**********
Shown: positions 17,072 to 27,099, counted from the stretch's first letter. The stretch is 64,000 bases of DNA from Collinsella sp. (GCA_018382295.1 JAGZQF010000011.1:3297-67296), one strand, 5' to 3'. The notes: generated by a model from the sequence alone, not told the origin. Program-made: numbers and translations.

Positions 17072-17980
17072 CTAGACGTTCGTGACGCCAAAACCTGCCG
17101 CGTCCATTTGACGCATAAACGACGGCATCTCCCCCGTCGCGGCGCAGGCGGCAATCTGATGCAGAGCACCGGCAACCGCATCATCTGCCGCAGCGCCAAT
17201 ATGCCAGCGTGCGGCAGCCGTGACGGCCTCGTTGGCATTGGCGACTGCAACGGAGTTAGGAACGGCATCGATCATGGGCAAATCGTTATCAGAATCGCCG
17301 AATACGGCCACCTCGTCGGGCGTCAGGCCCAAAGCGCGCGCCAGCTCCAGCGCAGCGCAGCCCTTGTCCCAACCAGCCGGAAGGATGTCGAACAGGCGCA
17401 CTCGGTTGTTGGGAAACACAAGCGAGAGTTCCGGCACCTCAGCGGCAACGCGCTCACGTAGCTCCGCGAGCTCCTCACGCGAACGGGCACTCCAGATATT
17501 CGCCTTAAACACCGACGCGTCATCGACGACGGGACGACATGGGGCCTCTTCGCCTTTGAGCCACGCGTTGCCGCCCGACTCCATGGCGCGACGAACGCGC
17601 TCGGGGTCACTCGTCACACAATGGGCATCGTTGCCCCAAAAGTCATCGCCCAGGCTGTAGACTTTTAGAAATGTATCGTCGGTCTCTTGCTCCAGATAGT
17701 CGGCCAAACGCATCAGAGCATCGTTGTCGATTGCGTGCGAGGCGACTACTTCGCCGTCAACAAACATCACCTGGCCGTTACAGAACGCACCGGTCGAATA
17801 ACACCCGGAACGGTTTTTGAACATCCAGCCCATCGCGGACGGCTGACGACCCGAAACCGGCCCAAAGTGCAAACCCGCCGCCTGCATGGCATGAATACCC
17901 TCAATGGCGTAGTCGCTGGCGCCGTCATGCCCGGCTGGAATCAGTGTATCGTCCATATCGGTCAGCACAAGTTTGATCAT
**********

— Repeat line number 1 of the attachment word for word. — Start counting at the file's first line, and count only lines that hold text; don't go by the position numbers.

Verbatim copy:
Shown: positions 17,072 to 27,099, counted from the stretch's first letter. The stretch is 64,000 bases of DNA from Collinsella sp. (GCA_018382295.1 JAGZQF010000011.1:3297-67296), one strand, 5' to 3'. The notes: generated by a model from the sequence alone, not told the origin. Program-made: numbers and translations.